Portal:Isle of Man/Selected article

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Selected article 1

Portal:Isle of Man/Selected article/1

Isle of Man TT Races RC30.jpg
The Isle of Man TT (Tourist Trophy) race is a motorcycle racing event held on the Isle of Man since 1907. The race is run on public roads closed for racing by an Act of Tynwald (the parliament of the Isle of Man). The first race was held on the 28 May 1907 over 10 laps of the St John's "Short Course" of 15 miles 1,470 yards for road-legal touring motor-cycles with exhaust silencers, saddles, pedals and mud-guards.

The winner of the single-cylinder class and overall winner of the first event in 1907 was Charlie Collier riding a Matchless motor-cycle in a time of 4 hours, 8 minutes and 8 seconds at an average speed of 38.21 mph. The winner of the twin-cylinder class was Rem Fowler riding a Peugeot engined Norton motorcycle in a time of 4 hours 21 minutes and 52 seconds at an average speed of 36.21 mph.

The trophy presented to Charlie Collier as the winner of the 1907 race was donated by the Marquis de Mouzilly St. Mars. It featured a silver figurine of the Olympic God Hermes astride a winged wheel. The trophy was similar in design to the Montague Trophy presented to the winner of the Isle of Man Tourist Trophy car race. The Marquis de Mouzilly St. Mars trophy is now presented annually to the winner of the Isle of Man Senior TT Motor-Cycle Race.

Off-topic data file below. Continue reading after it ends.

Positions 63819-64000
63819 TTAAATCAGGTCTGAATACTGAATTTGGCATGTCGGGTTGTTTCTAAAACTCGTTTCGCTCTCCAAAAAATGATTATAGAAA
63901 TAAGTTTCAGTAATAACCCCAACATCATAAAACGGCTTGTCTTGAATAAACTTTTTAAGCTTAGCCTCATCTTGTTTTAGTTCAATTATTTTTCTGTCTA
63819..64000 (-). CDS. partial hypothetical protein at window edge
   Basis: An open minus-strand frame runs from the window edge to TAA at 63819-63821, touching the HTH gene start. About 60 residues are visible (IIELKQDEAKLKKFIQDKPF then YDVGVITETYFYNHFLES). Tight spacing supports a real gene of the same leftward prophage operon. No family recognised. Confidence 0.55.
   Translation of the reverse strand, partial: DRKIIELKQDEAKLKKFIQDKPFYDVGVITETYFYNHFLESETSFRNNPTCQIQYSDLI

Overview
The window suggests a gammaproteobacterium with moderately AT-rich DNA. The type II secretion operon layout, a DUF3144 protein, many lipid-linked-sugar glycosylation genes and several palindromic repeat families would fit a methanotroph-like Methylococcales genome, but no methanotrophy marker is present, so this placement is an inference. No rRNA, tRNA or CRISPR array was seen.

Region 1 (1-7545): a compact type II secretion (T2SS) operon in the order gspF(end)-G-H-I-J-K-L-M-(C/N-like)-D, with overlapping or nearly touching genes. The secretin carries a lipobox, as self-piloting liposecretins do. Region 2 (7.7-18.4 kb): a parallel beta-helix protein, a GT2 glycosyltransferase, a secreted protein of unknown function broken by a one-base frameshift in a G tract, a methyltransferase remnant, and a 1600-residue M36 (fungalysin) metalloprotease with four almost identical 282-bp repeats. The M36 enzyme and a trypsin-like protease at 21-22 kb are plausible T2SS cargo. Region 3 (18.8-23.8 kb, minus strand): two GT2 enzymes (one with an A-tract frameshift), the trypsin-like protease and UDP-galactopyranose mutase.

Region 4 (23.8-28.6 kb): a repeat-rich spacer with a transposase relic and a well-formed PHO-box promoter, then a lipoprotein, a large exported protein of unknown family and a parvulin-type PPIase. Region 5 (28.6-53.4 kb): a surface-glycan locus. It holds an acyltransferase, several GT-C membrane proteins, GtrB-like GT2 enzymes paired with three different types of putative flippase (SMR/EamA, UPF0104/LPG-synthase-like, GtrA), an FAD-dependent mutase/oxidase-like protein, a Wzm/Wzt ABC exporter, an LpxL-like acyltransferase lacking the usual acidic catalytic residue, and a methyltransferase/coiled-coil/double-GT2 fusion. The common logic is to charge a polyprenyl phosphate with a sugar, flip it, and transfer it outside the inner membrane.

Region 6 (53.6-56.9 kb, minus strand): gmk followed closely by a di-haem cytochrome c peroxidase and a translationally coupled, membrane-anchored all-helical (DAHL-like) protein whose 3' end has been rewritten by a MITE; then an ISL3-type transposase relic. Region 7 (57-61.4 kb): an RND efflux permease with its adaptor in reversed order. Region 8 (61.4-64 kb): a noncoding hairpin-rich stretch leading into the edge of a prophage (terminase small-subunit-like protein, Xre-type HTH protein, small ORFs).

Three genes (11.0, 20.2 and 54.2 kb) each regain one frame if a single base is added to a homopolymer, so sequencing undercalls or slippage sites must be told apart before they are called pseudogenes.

Selected article 2

Portal:Isle of Man/Selected article/2

Haraldr Guðrøðarson was a mid-13th century King of the Isles who ruled an island-kingdom which encompassed the Isle of Mann (Mann) and portions of the Hebrides. He was the son of Guðrøðr Rögnvaldsson, King of the Isles, who was the son of Rögnvaldr Guðrøðarson, King of the Isles. Haraldr and his predecessors were members of the Crovan dynasty.

In 1249, Rögnvaldr Óláfsson was slain by a knight who appears to have been an accomplice of Haraldr, who took control of the island-kingdom and replaced the chieftains of the old regime with followers of his own choosing. He was initially recognised as the legitimate ruler of the kingdom by Henry III, King of England, but was summoned to Norway by Hákon Hákonarson, King of Norway in 1250, for his seizure of the kingdom. Upon his removal from Mann, Haraldr is not heard from again.